First described in 1965, sleep apnea is a breathing disorder characterized by brief interruptions of breathing during sleep. It owes its name to a Greek word, apnea, that means “want of breath.”
Obstructive sleep apnea occurs when air cannot flow into or out of a person’s nose or mouth, although efforts to breathe continue. Sleep apnea is a serious, potentially life-threatening condition that is far more common than generally understood. As common as adult diabetes, it affects more than twelve million Americans, according to the National Institutes of Health. An estimated 5 in 100 people — typically overweight, middle-aged men — suffer from sleep apnea.
In a given night, the number of involuntary breathing pauses, or “apneic events,” may be as high as 20 to 30 or more per hour, and can last anywhere from 10 seconds to three minutes. These breathing pauses are almost always accompanied by snoring between apnea episodes, although not everyone who snores has this condition.
Sleep apnea can also be characterized by choking sensations. Although an individual may not recall waking up frequently during the night, deep restorative sleep is disrupted temporarily but repeatedly. As a result, sleep deprivation, early morning headaches, and excessive daytime sleepiness can develop.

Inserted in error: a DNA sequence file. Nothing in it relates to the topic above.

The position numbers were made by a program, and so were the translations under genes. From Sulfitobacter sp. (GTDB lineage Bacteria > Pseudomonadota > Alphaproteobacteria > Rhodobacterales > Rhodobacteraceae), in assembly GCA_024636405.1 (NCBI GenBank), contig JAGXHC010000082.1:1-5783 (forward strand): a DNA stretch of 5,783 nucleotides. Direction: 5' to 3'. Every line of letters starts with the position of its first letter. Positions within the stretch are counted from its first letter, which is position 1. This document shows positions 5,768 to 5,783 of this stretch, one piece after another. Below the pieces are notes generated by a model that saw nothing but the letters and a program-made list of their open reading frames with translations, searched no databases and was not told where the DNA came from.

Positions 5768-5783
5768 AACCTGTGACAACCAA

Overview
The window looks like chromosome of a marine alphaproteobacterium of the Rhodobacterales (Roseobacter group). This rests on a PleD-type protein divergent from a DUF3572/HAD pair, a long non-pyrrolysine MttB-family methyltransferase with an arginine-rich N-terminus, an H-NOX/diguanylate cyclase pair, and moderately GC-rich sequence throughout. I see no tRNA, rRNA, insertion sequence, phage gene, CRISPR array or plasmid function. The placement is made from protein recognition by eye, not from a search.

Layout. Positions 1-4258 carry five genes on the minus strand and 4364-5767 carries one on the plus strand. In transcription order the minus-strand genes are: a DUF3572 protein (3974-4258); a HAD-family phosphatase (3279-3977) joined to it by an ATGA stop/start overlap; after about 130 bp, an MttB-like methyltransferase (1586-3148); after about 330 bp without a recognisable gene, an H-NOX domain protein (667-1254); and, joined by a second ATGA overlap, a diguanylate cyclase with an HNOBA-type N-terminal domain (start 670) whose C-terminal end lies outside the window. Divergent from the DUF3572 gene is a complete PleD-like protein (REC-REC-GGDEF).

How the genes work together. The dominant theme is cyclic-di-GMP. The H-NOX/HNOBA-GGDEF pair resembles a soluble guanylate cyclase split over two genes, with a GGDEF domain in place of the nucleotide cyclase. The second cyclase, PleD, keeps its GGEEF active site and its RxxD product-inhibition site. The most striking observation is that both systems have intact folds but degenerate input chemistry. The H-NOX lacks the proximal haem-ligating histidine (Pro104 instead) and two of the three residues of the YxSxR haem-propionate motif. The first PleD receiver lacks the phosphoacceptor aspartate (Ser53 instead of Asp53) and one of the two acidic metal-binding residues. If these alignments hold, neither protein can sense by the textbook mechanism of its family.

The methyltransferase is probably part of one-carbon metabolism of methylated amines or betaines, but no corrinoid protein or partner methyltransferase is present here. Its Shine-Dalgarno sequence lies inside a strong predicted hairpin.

Early recognition and treatment of sleep apnea is important because it may be associated with irregular heartbeat, high blood pressure, heart attack, and stroke. If left untreated, other complications may include memory problems, weight gain, impotence, and headaches.
Moreover, untreated sleep apnea may be responsible for job impairment and motor vehicle crashes. Risk factors include being male, overweight, and over the age of forty, but sleep apnea can strike anyone at any age, even children.
Children with sleep apnea may snore, squeak, and thrash while sleeping. During the day, a child who suffers from sleep apnea will be sluggish or termed “lazy.” In older children, sleep apnea occurs in boys and girls who are overweight or who have unusually large tonsils and adenoids. Since snoring is not normal for any child, parents should report this to their physician.
Because of the lack of awareness on the part of the public and healthcare professionals, the vast majority of apnea cases remain undiagnosed and therefore untreated, despite the fact that this serious disorder can have significant consequences. Fortunately, sleep apnea can be diagnosed and treated. Several treatment options exist, and research into additional options continues.
Sleep apnea seems to run in some families, which suggests a possible genetic basis. Children may also grind their teeth in their sleep, and make loud noises they cannot duplicate when awake. Fortunately, most cases of snoring and grinding with children resolve over time without treatment.